Arch Hurley allocates 6 inches per acre

Conchas Lake is the source of irrigation water for the Arch Hurley Conservancy District. The lake has maintained enough elevation to allow the Arch Hurley board on Tuesday to authorize an allocation of water to district customers for a second consecutive year, after three years of no allocation due to insufficient water in the lake.

Conchas Lake is the source of irrigation water for the Arch Hurley
Conservancy District. The lake has maintained enough elevation
to allow the Arch Hurley board on Tuesday to authorize an allocation
of water to district customers for a second consecutive year,
after three years of no allocation due to insufficient water in the lake.

Staff Report

Arch Hurley Conservancy district irrigation customers will start receiving six inches of water per acre this growing season as soon as the district receives orders enough to sustain water flow of 40 feet per second for three days, the district’s board decided Tuesday.

The board also agreed that it will adjust allocations up or down as needed during the season for the 43,000 acres served by the district’s irrigation channels from Conchas Lake. Increases or decreases will depend on rain or snow activity, the board decided.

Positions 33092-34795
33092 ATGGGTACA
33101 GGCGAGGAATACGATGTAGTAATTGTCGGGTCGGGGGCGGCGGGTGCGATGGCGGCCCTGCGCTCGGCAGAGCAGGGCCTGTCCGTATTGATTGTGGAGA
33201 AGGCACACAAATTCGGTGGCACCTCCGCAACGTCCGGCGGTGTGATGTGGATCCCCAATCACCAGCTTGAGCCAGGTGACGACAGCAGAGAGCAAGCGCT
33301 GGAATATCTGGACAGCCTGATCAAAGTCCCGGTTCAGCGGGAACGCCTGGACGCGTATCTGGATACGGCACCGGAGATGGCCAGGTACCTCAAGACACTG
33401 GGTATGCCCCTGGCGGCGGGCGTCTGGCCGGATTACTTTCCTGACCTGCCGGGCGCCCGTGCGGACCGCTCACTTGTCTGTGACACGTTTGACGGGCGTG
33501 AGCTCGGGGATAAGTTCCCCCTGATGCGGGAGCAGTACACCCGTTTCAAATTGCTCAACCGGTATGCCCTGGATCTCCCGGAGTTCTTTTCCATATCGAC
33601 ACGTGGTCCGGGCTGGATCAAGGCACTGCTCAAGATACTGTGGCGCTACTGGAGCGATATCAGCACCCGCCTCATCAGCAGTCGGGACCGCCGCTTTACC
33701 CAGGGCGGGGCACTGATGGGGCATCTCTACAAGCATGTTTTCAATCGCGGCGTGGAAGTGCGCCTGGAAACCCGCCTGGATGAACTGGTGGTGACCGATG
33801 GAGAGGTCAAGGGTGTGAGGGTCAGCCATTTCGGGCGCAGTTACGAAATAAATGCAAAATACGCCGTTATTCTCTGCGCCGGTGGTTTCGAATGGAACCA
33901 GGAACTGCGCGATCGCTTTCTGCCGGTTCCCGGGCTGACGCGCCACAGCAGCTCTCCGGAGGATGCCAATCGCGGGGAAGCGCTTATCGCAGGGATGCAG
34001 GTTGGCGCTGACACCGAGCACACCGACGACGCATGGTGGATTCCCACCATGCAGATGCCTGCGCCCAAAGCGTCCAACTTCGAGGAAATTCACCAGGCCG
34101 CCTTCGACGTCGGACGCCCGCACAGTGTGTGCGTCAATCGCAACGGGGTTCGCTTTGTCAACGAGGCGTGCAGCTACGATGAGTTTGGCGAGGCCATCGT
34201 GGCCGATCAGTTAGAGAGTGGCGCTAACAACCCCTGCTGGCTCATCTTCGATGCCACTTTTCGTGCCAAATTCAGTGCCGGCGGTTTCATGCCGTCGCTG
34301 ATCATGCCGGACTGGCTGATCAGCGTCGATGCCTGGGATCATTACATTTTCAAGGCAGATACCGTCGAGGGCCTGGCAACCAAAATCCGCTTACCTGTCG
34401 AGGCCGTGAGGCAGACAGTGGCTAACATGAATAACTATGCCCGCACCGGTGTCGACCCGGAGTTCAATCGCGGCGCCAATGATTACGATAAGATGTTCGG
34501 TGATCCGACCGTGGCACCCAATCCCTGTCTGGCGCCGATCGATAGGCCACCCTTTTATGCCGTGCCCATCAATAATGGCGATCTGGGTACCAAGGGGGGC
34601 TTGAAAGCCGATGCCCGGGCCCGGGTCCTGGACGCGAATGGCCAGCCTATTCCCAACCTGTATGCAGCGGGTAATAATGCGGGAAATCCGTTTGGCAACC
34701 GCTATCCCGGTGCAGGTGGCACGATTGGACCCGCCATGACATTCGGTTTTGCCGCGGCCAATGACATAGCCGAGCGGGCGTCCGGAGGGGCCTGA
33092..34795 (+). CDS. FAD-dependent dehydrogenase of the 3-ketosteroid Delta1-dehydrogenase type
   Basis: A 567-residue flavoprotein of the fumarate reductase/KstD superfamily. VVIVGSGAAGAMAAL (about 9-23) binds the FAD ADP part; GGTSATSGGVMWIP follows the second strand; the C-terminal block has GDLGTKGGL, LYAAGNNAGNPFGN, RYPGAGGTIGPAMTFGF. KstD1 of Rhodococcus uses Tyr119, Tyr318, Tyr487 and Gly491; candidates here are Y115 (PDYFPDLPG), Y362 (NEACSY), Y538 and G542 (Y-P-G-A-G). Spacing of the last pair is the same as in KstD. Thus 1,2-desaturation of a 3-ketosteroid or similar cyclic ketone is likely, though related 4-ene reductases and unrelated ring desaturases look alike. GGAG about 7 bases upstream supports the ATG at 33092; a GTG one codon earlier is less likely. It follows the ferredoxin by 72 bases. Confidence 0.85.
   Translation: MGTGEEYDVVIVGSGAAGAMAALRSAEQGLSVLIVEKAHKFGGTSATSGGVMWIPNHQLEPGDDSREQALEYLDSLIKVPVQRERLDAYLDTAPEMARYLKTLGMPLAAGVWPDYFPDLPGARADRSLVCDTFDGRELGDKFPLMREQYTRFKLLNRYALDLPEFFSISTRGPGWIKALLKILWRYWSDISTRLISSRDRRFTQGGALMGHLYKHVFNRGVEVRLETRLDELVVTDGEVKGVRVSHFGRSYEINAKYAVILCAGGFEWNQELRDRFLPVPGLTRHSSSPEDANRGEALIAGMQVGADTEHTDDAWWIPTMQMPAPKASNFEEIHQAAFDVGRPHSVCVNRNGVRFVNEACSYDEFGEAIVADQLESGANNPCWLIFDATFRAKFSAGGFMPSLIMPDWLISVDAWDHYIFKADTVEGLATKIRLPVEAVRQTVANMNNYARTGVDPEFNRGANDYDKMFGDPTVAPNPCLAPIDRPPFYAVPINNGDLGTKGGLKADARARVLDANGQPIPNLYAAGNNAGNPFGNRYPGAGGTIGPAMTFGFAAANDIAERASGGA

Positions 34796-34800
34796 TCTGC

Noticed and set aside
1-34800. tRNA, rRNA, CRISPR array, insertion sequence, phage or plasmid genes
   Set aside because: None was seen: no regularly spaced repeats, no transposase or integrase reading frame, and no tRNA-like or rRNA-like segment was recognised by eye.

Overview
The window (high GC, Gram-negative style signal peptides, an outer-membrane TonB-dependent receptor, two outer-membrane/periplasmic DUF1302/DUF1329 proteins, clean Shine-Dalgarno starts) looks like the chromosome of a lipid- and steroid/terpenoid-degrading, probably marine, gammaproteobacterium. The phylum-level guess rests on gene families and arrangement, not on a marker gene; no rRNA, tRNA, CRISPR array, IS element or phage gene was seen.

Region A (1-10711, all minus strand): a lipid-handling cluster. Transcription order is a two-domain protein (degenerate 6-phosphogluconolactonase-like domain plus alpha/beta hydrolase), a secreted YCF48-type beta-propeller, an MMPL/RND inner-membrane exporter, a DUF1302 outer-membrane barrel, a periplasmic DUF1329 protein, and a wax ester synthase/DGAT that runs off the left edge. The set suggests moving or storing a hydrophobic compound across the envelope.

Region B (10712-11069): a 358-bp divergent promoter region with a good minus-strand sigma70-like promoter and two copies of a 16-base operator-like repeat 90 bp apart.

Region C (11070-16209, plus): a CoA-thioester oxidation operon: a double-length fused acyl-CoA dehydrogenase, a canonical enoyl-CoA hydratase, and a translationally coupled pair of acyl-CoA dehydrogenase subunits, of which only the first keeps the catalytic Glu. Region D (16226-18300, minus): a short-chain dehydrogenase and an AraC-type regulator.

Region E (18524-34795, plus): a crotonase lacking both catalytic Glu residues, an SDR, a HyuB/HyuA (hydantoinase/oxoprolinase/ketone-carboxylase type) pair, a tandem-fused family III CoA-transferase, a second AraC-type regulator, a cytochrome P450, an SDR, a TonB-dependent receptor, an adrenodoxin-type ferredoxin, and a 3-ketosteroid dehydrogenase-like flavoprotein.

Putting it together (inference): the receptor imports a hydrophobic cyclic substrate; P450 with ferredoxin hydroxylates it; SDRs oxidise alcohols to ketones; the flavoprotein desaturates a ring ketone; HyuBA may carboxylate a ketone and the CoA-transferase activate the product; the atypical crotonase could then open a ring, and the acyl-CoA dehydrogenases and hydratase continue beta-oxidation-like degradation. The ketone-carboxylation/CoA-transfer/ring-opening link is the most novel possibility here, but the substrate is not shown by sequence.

In addition, the board gave district manager Franklin McCasland authority to shut down the water flow to save water in case of rain storms or for safety or other reasons.

McCasland noted that the lake’s elevation, 4177.23 feet above sea level on Tuesday, is a foot below its level last March, when the district allowed the first allocations in four years.  In the previous three years, the lake’s level had been too low to allow Arch Hurley allocations.

This year, McCasland said, rain and snow falls in the northern areas that drain into Conchas Lake have not been as large or as well-timed as they were last year.

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